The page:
The seed rate depends on the variety of the bean. However, an average seed rate of 10 to 12 kg is required in climbing type where as in bushy type, 20 to 25 kg will be sufficient for 1 hectare land.

The seeds can be sown in rows or on ridges by drilling or by dibbling method. Flat bed, ridges and furrow layout is used in the seed sowing method. Spacing is dependent on the variety creeping nature and general spacing is 1 meter X 1 meter.

Weed Control and Intercultural operations in Indian Bean Cultivation:- Regular weeding should be carried out in the bean plantation and usually an about 10 weedings are needed. Weeds can be removed between two channels by a tractor and spade. Khurpee can be used to remove the weeds within the channel. Applying weedicides like Basalin 2 ml/liter of water will control the soil weeds. These weedicides can be applied before and after sowing the seeds when there is sufficient moisture in the soil to ensure the effectiveness of the chemical. This crop is more prone to insects and diseases from planting to harvesting stage. These pests and diseases can be controlled by timely sparing insecticides and pesticides whenever needed.

Irrigation in Indian Bean Cultivation:- Generally this is grown as a rainfed crop, however in case of irrigated conditions, watering should be provided @ weekly interval in summer and  2 weeks interval in winters. In other times, depending on the soil moisture, irrigation can be given.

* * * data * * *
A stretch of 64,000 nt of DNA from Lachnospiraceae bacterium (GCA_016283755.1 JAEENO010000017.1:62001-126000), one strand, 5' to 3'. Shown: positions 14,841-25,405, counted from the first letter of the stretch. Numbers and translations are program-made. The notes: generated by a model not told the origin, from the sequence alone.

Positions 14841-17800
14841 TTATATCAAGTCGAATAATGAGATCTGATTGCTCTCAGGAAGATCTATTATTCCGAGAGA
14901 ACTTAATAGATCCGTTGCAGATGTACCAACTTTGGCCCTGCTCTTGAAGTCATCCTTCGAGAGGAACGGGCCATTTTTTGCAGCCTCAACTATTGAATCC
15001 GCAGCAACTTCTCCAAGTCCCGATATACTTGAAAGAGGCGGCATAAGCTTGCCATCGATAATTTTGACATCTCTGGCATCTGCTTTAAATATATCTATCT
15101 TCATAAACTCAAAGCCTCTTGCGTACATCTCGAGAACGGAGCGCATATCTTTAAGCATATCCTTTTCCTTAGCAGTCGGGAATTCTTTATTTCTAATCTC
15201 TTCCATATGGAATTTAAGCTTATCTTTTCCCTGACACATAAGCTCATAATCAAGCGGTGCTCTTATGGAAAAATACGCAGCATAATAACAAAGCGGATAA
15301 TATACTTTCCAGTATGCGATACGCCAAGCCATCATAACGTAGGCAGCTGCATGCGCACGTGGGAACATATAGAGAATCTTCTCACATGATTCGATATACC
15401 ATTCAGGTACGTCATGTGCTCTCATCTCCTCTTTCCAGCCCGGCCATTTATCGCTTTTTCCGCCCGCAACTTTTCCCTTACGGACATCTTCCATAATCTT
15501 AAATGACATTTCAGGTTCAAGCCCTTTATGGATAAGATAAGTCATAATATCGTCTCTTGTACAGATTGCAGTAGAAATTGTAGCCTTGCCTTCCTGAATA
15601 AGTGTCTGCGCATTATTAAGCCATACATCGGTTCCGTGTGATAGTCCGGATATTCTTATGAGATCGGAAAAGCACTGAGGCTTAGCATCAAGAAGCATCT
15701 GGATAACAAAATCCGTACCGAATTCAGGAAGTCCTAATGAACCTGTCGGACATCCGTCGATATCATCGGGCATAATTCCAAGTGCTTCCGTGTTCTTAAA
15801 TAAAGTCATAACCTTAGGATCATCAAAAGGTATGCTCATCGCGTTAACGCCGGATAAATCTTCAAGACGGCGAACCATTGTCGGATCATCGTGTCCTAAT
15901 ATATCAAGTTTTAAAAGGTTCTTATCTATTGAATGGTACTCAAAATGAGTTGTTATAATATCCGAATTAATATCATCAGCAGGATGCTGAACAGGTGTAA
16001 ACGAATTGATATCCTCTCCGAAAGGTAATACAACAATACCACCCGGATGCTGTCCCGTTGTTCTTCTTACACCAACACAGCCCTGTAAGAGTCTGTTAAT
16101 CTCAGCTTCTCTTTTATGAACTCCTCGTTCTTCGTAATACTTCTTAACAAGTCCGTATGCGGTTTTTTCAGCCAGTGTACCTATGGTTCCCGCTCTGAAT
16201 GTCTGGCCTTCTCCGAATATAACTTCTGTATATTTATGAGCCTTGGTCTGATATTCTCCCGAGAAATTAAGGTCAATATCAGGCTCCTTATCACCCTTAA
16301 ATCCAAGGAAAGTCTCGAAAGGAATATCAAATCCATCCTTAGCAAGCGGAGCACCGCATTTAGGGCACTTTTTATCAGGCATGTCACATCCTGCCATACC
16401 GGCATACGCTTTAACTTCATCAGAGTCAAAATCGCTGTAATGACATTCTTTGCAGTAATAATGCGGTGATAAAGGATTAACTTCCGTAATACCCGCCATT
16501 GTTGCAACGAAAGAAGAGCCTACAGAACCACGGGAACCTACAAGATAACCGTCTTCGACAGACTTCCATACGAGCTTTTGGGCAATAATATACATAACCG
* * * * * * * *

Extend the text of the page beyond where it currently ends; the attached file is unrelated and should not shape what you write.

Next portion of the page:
Intercropping in Indian Bean Cultivation:- Farmers can get some extra income with intercropping by utilizing inter -spaces between the plant rows. Intercropping will also help in soil improvement by fixing the nitrogen in the soil. Inter-crops with finger millet, groundnut, corn, bajra or sorghum are advised in Indian bean Cultivation.

Fertilizers in Indian Bean Cultivation:- Being a legume crop, it requires less nitrogen in the soil. Farm yard manure (FMY) of 5 to 8 tonnes, 10 kg of ‘N’ and 20 kg of ‘P’ should be applied in 1 hectare land at the time of sowing the seeds. In case of intercropping, inter-crops require separate fertilizer application.

Harvesting in Indian Bean Cultivation:- The Indian bean crop will be ready for harvesting after 3 months of sowing. Harvesting can be carried manually on need base. Picking of beans is preferred in the morning or late afternoon for better quality.

Indian Bean - Harvested
Indian Bean – Harvested

Yield in Indian Bean Cultivation:-  Yield always depends on the variety grown and farm management practices. In Indian bean Cultivation, an average yield of 100 to 120 quintal of green pods per hectare and 5 to 10 tonnes/ha of green matter, which can be used as fodder or green manure can be obtained.

For Cluster beans (Guar) farming : Read here.

For Kidney beans (Rajma) farming: Read here.

For French beans farming : Read here.

For Sheep or Goat Farming Info: Read here.